ICAO and the United Nations


At the Chicago Conference, the drafters of the Convention on International Civil Aviation had anticipated the emergence of a United Nations type of post-war organization and had written into the Convention a provision covering the possibility of ICAO becoming a constituent of such organization. Article 64 of the Chicago Convention signed on 7 December 1944 reads as follows: “The Organization may, with respect to air matters within its competence directly affecting world security, by vote of the Assembly, enter into appropriate arrangements with any general organization set up by the nations of the world to preserve peace.”


Mali – 10 November 1975

30th Anniversary of UN Charter

UN emblem and names of the Specialized Agencies (including OACI, Organisation de l’aviation civile internationale, in the right branch of the letter N) forming the acronym ONU (Organisation des Nations Unies)

At the first ICAO Assembly held in May 1947, the resolution A1-2 was adopted on 13 May 1947, by the unanimous vote of the 32 Contracting States represented at the 3rd Plenary Meeting, that approved the agreement of relationship with the United Nations (UN) and authorized the President of the Council to sign a protocol bringing into force the agreement concerning such a relationship between the UN and ICAO. President Warner signed the protocol on 3 October 1947. ICAO became a Specialized Agency in relationship with the UN, and thereby joined the UN family. By this agreement, each organization undertakes to fulfil certain requirements whereby the other may participate in its work in the measure required for fulfilment of certain articles of the Chicago Convention and the Charter of the UN. The safety and security of international civil aviation are overriding objectives of the Organization, a principle entrenched in the constitution of ICAO, the Convention on International Civil Aviation (Chicago, 1944). Accordingly, ICAO is the global international organization competent for establishing international Standards and Recommended Practices (SARPs) and Procedures covering the technical fields of aviation.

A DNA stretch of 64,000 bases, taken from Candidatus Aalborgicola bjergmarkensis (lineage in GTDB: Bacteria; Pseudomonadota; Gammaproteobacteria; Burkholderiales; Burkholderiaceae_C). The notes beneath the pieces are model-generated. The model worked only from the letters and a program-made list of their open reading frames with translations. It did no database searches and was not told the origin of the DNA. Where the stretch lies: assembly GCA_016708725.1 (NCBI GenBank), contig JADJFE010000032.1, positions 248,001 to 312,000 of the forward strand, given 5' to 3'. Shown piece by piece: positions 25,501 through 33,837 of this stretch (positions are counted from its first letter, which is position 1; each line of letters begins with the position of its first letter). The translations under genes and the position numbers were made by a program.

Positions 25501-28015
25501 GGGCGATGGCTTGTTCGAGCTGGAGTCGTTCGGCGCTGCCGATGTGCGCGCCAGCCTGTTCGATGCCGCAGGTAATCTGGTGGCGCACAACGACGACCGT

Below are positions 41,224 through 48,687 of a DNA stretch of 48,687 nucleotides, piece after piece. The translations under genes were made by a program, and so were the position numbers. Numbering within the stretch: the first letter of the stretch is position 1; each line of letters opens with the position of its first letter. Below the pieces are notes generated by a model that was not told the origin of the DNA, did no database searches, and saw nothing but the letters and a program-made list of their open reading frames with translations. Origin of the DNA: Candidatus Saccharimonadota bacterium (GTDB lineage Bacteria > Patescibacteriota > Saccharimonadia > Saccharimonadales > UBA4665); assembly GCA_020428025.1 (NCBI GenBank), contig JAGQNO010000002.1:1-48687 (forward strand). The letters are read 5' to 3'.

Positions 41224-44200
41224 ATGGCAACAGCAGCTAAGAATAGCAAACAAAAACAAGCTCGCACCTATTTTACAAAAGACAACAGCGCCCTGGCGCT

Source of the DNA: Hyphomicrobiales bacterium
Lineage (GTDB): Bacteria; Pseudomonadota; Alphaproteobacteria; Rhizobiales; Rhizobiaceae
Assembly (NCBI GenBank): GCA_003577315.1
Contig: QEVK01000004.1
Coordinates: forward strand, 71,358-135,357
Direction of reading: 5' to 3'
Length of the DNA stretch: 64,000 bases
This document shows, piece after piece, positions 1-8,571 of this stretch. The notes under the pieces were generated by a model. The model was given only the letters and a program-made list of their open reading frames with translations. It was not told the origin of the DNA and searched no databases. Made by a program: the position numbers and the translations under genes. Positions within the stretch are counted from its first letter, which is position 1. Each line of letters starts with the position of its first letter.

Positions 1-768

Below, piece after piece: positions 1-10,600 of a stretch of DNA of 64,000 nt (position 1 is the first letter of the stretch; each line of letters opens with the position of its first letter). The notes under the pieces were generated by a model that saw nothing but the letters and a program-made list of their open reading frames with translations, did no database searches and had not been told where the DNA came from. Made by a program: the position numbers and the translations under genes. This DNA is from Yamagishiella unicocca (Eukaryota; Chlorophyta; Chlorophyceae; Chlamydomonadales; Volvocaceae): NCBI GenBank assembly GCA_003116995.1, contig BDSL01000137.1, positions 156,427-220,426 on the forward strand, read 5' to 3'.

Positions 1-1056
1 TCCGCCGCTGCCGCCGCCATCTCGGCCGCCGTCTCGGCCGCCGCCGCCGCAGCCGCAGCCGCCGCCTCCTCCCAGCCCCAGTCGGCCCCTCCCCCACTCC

While ICAO remained an independent and autonomous agency, its acquisition of constituency status in the United Nations Organization was a major step, which greatly benefited many of its Contracting States in the years that followed, mainly through the United Nations Programme of Technical Assistance.


The UN family of organizations, i.e. the United Nations system, is made up of the UN Secretariat, the UN Programmes and Funds (such as UNICEF, UNHCR, WFP, or UNDP) and the Specialized Agencies (such as ILO, UNESCO, WHO, WMO, FAO, IMO, ITU, UPU or ICAO).


As a Specialized Agency of the UN, ICAO works closely with the UN, and particularly with the Economic and Social Council. Moreover for its technical activities, ICAO works closely too with other UN Specialized Agencies and International Organizations, such as:

1.     The International Telecommunications Union (ITU);

2.    The International Atomic Energy Agency (IAEA);

3.    The International Labour Organization (ILO);

4.    The International Maritime Organization (IMO);

5.    The Universal Postal Union (UPU);

6.    The World Meteorological Organization (WMO);

7.    The World Health Organization (WHO); and

8.    The World Tourism Organization (UNWTO).


In the ICAO collection, several countries observed the close cooperation of the UN family by issuing first day covers (FDC) showing the relationship between the members of the family. The circumstances of those issues varied, e.g. the United Nations Day (24 October), the Universal Declaration of Human Rights (10 December 1948) or just on the occasion of a new issue. 


Congo - First day cover dated 10 December 1958.

(Afrique Équatoriale Française or French Equatorial Africa in 1958).

10th Anniversary of UN Universal Declaration of Human Rights.

Black cachet.



Liberia – 17 December 1958.

10th Anniversary of UN Universal Declaration of Human Rights.

UN emblem and initials of UN Agencies (with ICAO’s name, in the upper-right corner).



Costa Rica – 24 October 1961- United Nations Day - The UN family.